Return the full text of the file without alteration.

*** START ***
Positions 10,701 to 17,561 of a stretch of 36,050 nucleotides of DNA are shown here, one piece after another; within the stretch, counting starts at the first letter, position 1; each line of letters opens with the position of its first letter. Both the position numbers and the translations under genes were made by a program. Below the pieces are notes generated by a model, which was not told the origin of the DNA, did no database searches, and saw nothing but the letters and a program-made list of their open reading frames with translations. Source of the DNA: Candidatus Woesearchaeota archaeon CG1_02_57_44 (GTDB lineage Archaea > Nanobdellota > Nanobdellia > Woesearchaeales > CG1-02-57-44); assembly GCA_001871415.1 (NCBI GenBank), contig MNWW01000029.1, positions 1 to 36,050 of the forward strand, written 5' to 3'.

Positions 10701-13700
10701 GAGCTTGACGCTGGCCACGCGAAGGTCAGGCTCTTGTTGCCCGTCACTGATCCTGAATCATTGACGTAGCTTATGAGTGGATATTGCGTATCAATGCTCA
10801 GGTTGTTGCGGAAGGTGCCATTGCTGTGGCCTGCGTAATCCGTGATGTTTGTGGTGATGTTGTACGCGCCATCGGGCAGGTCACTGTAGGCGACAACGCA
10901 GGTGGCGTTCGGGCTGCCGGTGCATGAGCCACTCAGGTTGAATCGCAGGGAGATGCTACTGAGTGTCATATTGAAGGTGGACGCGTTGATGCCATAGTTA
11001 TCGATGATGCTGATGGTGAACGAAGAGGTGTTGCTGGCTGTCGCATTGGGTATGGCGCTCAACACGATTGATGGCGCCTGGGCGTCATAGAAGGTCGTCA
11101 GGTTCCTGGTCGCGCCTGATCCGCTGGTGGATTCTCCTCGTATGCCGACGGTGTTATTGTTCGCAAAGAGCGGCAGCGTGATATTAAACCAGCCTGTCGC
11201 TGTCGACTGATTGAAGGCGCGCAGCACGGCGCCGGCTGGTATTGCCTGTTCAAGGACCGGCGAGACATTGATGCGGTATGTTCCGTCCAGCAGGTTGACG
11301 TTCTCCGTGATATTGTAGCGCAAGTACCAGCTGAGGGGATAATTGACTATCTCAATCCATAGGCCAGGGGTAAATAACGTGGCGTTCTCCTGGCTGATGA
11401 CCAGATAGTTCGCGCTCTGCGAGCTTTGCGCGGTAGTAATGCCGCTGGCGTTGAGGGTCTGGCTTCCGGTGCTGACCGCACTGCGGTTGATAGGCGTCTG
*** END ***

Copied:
Positions 10,701 to 17,561 of a stretch of 36,050 nucleotides of DNA are shown here, one piece after another; within the stretch, counting starts at the first letter, position 1; each line of letters opens with the position of its first letter. Both the position numbers and the translations under genes were made by a program. Below the pieces are notes generated by a model, which was not told the origin of the DNA, did no database searches, and saw nothing but the letters and a program-made list of their open reading frames with translations. Source of the DNA: Candidatus Woesearchaeota archaeon CG1_02_57_44 (GTDB lineage Archaea > Nanobdellota > Nanobdellia > Woesearchaeales > CG1-02-57-44); assembly GCA_001871415.1 (NCBI GenBank), contig MNWW01000029.1, positions 1 to 36,050 of the forward strand, written 5' to 3'.

Positions 10701-13700
10701 GAGCTTGACGCTGGCCACGCGAAGGTCAGGCTCTTGTTGCCCGTCACTGATCCTGAATCATTGACGTAGCTTATGAGTGGATATTGCGTATCAATGCTCA
10801 GGTTGTTGCGGAAGGTGCCATTGCTGTGGCCTGCGTAATCCGTGATGTTTGTGGTGATGTTGTACGCGCCATCGGGCAGGTCACTGTAGGCGACAACGCA
10901 GGTGGCGTTCGGGCTGCCGGTGCATGAGCCACTCAGGTTGAATCGCAGGGAGATGCTACTGAGTGTCATATTGAAGGTGGACGCGTTGATGCCATAGTTA
11001 TCGATGATGCTGATGGTGAACGAAGAGGTGTTGCTGGCTGTCGCATTGGGTATGGCGCTCAACACGATTGATGGCGCCTGGGCGTCATAGAAGGTCGTCA
11101 GGTTCCTGGTCGCGCCTGATCCGCTGGTGGATTCTCCTCGTATGCCGACGGTGTTATTGTTCGCAAAGAGCGGCAGCGTGATATTAAACCAGCCTGTCGC
11201 TGTCGACTGATTGAAGGCGCGCAGCACGGCGCCGGCTGGTATTGCCTGTTCAAGGACCGGCGAGACATTGATGCGGTATGTTCCGTCCAGCAGGTTGACG
11301 TTCTCCGTGATATTGTAGCGCAAGTACCAGCTGAGGGGATAATTGACTATCTCAATCCATAGGCCAGGGGTAAATAACGTGGCGTTCTCCTGGCTGATGA
11401 CCAGATAGTTCGCGCTCTGCGAGCTTTGCGCGGTAGTAATGCCGCTGGCGTTGAGGGTCTGGCTTCCGGTGCTGACCGCACTGCGGTTGATAGGCGTCTG